Oakland’s First Poet Laureate Finds A Home For City’s Oldest Black Theater Company
“To erase what came before is not being with nature,” Oakland’s first poet laureate, Dr. Ayodele Nzinga, once said. “The archeology of natural change is kind because it encompasses everything that came before.”
Change has come for the Black arts community in downtown Oakland, and after a dismal season of business closures, another blooms opportunity. There’s a new cultural center and theater on the block, dubbed The Bam House.
At 1540 Broadway, wanderers and community members alike can see BAM’s vibrant logo adorned on a black, red, and green storefront canvas. PianoFight Oakland, the 100-seat downtown theater previously known as the Flight Deck, closed its doors in March, per an Oaklandside news report. Now, a new season is here for the culture-making Black Arts Movement Business District Community Development Corporation to make a home for Oakland’s oldest Black theater company.
“This is about more than just having a new home for Black art,” said Nzinga, founder and director of both BAMBD CDC and Lower Bottom Playaz. “Oakland elected and appointed officials pay good lip service to the importance of art in the cultural fabric of Oakland. They have consistently failed to make a substantive investment in ensuring that art—particularly Black art—has sufficient places to thrive, cultural kitchens if you will.”
Nzinga is the mastermind behind the homecoming. She told the San Francisco Chronicle, “I make things rather than admit to being broken or imperiled or grieving.”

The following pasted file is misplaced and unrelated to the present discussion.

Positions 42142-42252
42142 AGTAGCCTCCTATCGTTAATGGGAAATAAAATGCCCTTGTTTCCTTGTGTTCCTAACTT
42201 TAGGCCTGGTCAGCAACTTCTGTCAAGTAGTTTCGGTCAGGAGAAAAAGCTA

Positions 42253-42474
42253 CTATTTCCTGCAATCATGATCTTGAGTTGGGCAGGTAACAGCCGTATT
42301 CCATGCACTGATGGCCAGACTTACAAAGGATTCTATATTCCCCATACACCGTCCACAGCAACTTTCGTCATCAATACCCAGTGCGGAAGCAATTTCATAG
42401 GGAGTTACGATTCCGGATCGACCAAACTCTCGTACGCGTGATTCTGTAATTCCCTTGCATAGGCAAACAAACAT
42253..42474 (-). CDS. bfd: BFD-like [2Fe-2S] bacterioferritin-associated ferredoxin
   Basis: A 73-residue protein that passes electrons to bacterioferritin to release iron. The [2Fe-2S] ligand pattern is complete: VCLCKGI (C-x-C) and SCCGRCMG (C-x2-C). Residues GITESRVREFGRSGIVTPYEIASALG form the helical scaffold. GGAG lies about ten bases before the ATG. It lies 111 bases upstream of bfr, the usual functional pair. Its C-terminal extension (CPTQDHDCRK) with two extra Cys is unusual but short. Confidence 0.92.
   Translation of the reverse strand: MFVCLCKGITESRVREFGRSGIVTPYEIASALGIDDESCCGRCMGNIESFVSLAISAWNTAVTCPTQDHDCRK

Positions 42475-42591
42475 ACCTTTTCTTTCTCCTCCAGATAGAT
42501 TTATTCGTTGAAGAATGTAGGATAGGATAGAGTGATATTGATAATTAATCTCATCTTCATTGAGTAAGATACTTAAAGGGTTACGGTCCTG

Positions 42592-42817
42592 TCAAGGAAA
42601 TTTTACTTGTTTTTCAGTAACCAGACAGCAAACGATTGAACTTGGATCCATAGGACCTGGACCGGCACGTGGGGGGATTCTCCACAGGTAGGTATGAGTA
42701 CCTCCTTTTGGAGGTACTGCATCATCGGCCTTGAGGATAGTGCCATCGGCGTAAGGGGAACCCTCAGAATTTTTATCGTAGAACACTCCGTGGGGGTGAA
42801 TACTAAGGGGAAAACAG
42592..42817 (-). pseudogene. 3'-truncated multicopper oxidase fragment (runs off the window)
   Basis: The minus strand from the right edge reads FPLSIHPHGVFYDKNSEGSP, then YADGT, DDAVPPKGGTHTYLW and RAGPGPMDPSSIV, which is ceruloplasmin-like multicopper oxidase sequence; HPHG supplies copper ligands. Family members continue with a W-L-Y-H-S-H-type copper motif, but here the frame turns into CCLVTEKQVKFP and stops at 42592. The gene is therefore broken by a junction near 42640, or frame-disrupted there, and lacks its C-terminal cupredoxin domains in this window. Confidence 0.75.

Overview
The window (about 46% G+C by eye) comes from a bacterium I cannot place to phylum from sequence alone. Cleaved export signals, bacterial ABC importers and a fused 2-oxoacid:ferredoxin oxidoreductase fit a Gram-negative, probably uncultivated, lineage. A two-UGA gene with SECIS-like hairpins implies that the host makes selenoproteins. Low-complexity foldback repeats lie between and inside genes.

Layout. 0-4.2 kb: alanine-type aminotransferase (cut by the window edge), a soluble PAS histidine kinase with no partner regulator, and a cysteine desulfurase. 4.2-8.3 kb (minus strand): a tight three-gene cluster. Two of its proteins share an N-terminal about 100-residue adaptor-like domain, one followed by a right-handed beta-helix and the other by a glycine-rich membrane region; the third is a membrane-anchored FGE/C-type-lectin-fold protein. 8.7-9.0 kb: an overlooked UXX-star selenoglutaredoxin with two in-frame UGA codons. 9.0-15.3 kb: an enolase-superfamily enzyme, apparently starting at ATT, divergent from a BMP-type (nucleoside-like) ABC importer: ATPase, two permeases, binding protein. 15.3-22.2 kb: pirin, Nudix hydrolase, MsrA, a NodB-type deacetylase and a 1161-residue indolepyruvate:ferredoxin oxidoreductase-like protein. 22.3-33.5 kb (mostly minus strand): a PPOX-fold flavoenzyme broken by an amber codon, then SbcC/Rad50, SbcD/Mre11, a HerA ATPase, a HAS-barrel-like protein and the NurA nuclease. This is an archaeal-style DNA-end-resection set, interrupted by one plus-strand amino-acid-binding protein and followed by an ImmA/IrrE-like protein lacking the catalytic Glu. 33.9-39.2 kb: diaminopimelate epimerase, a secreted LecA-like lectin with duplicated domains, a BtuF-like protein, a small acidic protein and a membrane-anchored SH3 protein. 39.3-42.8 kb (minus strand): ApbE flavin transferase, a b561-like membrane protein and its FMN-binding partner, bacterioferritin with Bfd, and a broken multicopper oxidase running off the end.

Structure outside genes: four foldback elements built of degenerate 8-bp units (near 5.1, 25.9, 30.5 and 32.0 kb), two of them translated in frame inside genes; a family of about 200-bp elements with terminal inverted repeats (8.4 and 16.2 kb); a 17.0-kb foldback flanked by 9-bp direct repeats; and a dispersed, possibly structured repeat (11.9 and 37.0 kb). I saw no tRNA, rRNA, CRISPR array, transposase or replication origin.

She is an actress, producing director, playwright, poet, dramaturg, performance consultant, educator, and community advocate. Nzinga created the development corporation in 2016 after downtown’s 14th Street corridor was named the city’s official Black Arts Movement And Business District. Since 1999, Lower Bottom Playaz has been advocating for the community through art. The theater troupe is also the first theater troupe in the world to complete the August Wilson Century Cycle chronologically.
A legacy of hosting a wealth of community-building activities and continuing advocacy for Oakland’s artists and culture makers continues.
“I founded BAMBD CDC to prevent further displacement of artists of color who at one time permeated West Oakland,” Dr. Nzinga stated in a press release. “The acquisition of this space is a crucial move to preserve art-making space in the Black Arts district and to sustain Oakland’s oldest Black theater company.”
According to the release, the space’s official and public relaunching takes place during the 2023 BAMBDFEST. The new space will bring the fourth rendition of the BAMBDFEST International Biennial. It is a month-long arts and cultural festival offering Monday night readings of new works by Black artists, cultural exchanges, conversations with Black artists across the diaspora, and August Wilson’s Radio Golf.
Nzinga secured a renewable three-year lease thanks to funding from Tao Rising and Vanguard Charitable for programming, the Hewlett Foundation for general operating support, and the Mellon Foundation for staffing. She now has a full-time crew of 10.